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Use EqualLogic MEM for virtualized Microsoft clusters

Kraft Kennedy

2 min read

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Are you looking to build Windows Failover clusters on VMware vSphere with EqualLogic storage?  If so, make sure to use the new EqualLogic Multipathing Extension Module (MEM) for VMware vSphere (assuming you have at least Enterprise licensing). There are several reasons that make the MEM an obvious choice, but let’s first review what the MEM actually is.

In VMware vSphere, there are several native Path Selection Policies (PSP) that handle how the ESX or ESXi hosts connect to the storage infrastructure.  For best performance, most use VMware’s native for Round Robin PSP for iSCSI MPIO.  This allows you to better utilize all of your NICs rather than keeping the paths in an active/standby configuration.  In addition to the native policies, VMware has also opened this up to storage vendors to write their own PSPs to take better advantage of their storage arrays.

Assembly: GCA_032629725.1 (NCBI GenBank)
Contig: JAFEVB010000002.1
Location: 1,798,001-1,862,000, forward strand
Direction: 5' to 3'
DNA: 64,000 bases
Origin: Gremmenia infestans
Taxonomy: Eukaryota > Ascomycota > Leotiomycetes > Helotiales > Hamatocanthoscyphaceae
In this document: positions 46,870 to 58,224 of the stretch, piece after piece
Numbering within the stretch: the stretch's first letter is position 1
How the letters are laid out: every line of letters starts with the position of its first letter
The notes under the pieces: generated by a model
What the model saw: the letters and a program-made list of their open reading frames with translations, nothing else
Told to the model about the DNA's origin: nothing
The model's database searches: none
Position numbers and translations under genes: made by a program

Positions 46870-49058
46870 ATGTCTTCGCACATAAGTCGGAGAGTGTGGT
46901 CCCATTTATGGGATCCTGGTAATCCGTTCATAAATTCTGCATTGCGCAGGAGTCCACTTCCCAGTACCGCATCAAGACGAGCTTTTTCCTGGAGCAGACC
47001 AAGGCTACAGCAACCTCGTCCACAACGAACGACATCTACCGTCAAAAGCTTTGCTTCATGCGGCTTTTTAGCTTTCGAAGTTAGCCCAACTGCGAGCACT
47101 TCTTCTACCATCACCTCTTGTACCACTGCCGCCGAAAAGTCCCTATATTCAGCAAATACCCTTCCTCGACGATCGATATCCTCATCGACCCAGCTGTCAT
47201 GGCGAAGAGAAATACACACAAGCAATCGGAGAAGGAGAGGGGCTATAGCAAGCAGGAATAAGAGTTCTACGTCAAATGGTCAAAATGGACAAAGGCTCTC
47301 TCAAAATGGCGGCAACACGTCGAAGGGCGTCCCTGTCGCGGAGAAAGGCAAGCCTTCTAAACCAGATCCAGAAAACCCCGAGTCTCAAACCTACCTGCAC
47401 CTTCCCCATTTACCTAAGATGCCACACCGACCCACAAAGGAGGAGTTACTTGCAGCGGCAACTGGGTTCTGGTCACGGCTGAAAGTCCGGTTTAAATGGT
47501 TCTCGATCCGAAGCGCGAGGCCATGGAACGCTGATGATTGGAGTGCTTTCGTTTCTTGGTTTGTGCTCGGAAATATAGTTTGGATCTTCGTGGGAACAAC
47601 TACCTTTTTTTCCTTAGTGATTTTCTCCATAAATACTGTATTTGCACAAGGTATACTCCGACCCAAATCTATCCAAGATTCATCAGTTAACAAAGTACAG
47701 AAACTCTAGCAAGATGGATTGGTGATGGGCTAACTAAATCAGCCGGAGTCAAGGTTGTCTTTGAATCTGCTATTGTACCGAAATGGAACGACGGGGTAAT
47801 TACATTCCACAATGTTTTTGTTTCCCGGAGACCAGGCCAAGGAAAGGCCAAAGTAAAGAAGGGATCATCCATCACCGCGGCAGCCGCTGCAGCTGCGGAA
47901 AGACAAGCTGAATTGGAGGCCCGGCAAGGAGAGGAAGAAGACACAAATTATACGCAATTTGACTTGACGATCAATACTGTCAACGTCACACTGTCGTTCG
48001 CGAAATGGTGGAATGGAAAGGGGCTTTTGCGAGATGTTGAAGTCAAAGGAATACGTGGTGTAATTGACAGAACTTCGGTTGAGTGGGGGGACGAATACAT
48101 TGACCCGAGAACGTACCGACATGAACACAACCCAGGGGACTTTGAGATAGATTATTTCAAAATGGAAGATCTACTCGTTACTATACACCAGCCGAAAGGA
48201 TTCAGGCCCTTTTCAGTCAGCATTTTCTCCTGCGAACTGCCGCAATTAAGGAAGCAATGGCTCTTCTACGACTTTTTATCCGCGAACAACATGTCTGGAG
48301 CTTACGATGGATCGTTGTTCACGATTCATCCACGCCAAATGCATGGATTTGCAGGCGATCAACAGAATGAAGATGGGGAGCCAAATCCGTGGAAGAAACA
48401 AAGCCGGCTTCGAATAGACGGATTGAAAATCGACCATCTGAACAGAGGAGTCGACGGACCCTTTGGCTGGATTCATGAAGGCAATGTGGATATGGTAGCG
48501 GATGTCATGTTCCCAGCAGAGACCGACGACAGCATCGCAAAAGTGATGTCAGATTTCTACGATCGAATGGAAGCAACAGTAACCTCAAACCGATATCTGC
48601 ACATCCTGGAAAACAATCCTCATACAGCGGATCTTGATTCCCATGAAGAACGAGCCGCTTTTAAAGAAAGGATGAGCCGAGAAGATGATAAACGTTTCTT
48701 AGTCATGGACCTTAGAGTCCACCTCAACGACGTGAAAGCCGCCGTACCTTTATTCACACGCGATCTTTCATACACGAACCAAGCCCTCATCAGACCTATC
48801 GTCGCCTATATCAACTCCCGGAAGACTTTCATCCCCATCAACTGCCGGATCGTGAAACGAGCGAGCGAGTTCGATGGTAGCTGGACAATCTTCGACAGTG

Previously only available in vSphere Enterprise Plus, with the release of vSphere 4.1 VMware has reduced the licensing requirement to use vendor supplied PSPs to the Enterprise level.  At the same time, Dell released their own PSP for best performance when using EqualLogic SANs.

So why does it make sense to use the MEM and specifically if you’re using Windows Failover Clusters?  Here are a few reasons:

1) VMware does not support virtualized Failover Clusters using the native Round Robin policy.  They also technically do not support Microsoft clusters on iSCSI storage either, but VMware has stated that that restriction will be going away soon.  See this link for more info on virtualizing Microsoft clusters (PDF link).

2) Dell has shown improved performance when using the MEM on virtualized clusters, particularly with Microsoft Exchange 2010 VMs.

3) Installation and configuration of the MEM is very easy and can be configured on a per VMFS volume level.  This would allow you to only use the MEM for the VMFS partitions where your clustered VMs reside.  That said, the benefits of the MEM extend to non-clustered VMs and should probably be used for all VMFS partitions.